I was honored to be asked by the student leaders of the University of Chicago Legal Forum to give this keynote, and thrilled, really, to be back home. Hyde Park has changed so much and in so many good ways. I admit to feeling sad about the demise of Ribs and Bibs, though. The food was not always great, but the sniffs were incomparable.

I have thought a great deal about what I wanted to say today. My primary goal was to emphasize the hard work—great work—that I, along with ten other colleagues who range from police chiefs to young activists, from civil rights lawyers to union representatives, who all served on President Obama’s Task Force on 21st Century Policing,1 have done. The task force was created in the wake of the shooting of Michael Brown in Ferguson and the death of Eric Garner in New York City at the hands of New York City Police.2 The president was especially concerned about the unrest that followed these incidents, stating:

[W]hen any part of the American family does not feel like it is being treated fairly, that’s a problem for all of us. It’s not just a problem for some. It’s not just a problem for a particular community or a particular demographic. It means that we are not as strong as a country as we can be. And when applied to the criminal justice system, it means we’re not as effective in fighting crime as we could be.3

Our Task Force was charged with examining how to foster strong, collaborative relationships between local law enforcement and the communities they protect, and to make specific recommendations to the President on how policing practices can promote effective crime reduction while building public trust. And so our first pillar—our report is divided into six pillars—ended up being called “Building Trust and Legitimacy.”4 It is the foundation of good policing.

But, after I was in town last week for the International Association of Chiefs of Police annual conference, where I heard FBI Director James Comey speak at the PERF (that’s the Police Executive Research Forum to non-insiders) annual town meeting,5 I decided to shift the emphasis of my remarks.

At that meeting, Comey, who, like me, is an alum of this Law School, echoed what he had said days before right here at the University of Chicago Law School.6 He worried about a national spike in homicide, and he said, referencing a conversation he had with an officer who was uncomfortable getting out of his car and who felt he was under siege because people were watching him with a cell phone:

I don’t know whether this explains it entirely, but I do have a strong sense that some part of the explanation is a chill wind blowing through American law enforcement over the last year. And that wind is surely changing behavior.7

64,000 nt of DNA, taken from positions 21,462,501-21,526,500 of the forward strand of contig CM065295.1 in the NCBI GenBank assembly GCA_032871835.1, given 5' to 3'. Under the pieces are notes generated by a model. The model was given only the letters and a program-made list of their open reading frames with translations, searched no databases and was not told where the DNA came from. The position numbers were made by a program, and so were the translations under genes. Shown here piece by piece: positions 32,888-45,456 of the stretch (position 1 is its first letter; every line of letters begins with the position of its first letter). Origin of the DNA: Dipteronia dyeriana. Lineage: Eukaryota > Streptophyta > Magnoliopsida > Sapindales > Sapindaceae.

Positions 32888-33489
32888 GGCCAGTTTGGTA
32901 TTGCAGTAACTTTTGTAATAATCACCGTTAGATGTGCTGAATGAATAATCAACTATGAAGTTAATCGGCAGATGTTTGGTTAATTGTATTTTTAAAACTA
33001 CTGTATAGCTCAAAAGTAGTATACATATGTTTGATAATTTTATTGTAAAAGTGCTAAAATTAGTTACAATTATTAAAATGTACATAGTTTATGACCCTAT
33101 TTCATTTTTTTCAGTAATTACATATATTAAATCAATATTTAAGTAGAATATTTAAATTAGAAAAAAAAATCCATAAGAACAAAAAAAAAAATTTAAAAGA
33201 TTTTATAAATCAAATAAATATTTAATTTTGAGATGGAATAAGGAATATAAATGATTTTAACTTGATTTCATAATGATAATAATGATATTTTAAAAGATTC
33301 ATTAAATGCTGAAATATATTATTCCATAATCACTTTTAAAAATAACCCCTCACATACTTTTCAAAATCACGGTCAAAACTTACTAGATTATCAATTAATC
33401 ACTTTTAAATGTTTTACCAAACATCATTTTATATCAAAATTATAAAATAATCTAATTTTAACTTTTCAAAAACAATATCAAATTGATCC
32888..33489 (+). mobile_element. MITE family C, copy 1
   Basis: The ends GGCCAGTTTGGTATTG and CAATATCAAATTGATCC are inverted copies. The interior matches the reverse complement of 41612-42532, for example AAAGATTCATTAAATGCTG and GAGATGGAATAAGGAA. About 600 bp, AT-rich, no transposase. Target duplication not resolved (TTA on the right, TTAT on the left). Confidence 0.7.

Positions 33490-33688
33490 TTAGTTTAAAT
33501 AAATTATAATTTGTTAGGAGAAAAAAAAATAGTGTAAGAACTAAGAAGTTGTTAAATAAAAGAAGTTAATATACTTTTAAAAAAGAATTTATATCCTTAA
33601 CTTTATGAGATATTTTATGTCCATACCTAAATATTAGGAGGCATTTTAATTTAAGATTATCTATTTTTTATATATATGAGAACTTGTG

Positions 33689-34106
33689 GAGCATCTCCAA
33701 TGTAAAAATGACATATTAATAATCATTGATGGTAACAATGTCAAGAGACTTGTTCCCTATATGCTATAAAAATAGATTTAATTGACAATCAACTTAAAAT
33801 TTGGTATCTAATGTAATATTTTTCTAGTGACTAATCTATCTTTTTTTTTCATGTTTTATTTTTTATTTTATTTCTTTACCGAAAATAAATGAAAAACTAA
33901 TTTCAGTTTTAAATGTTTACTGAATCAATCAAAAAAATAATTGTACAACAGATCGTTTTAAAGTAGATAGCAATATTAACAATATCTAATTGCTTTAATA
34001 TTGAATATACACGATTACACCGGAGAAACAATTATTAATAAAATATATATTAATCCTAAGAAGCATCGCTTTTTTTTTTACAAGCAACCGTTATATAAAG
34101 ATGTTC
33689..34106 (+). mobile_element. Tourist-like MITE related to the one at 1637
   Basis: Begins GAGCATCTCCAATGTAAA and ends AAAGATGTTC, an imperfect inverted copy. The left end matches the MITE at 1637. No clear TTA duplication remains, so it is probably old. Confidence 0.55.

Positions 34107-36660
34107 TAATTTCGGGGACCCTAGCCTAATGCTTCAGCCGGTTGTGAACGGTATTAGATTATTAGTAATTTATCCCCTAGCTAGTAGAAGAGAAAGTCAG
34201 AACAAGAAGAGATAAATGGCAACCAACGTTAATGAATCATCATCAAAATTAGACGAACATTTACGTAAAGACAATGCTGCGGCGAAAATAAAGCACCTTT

I will leave aside for the moment whether there really is a national surge in homicide that we need to explain at all, and whether, even if there were a national surge in homicide, there is any reliable and serious data supporting the conclusion that there is an actual change in police behavior, as opposed to anecdotal reports of understandable changes in feelings and attitudes of police, who are being scrutinized more closely than they ever have been before.

Although I am happy to return to both of these topics, what I would like to focus on in my remarks today is the fact that I think the public safety narrative has lost its way. It needs to be redirected and reshaped.

Let me explain. The President’s Task Force Report makes building public trust central to the mission of policing.8 The question is: how do we do it?

The public safety narrative, and by that I mean, the narrative that crime reduction is absolutely central to what police do, how many police we have, and the like, suggests that public support for and confidence in police is directly related to the public’s evaluation of police effectiveness at tasks such as crime fighting and crime reduction.

This turns out not to be the case.9 You might find that surprising in a world in which there is so much discussion of police effectiveness in media and policy circles. Comey’s remarks that I noted at the outset of this talk echo this idea as well.10 It might surprise some of you under the age of thirty to learn that the idea that police effectiveness at crime reduction as a metric that should matter with respect to evaluation of police is of relatively recent vintage. For decades, many scholars of policing, and police themselves, believed that law enforcement had little impact on crime rates.11

Venerable police scholar David Bayley, who several in this room have worked with and know well, summed up this view nicely in his 1994 book, Police for the Future:

The police do not prevent crime. This is one of the best-kept secrets of modern life. Experts know it, the police know it, but the public does not know it. Yet the police pretend that they are society’s best defense against crime and continually argue that if they are given more resources, especially personnel, they will be able to protect communities against crime. This is myth.12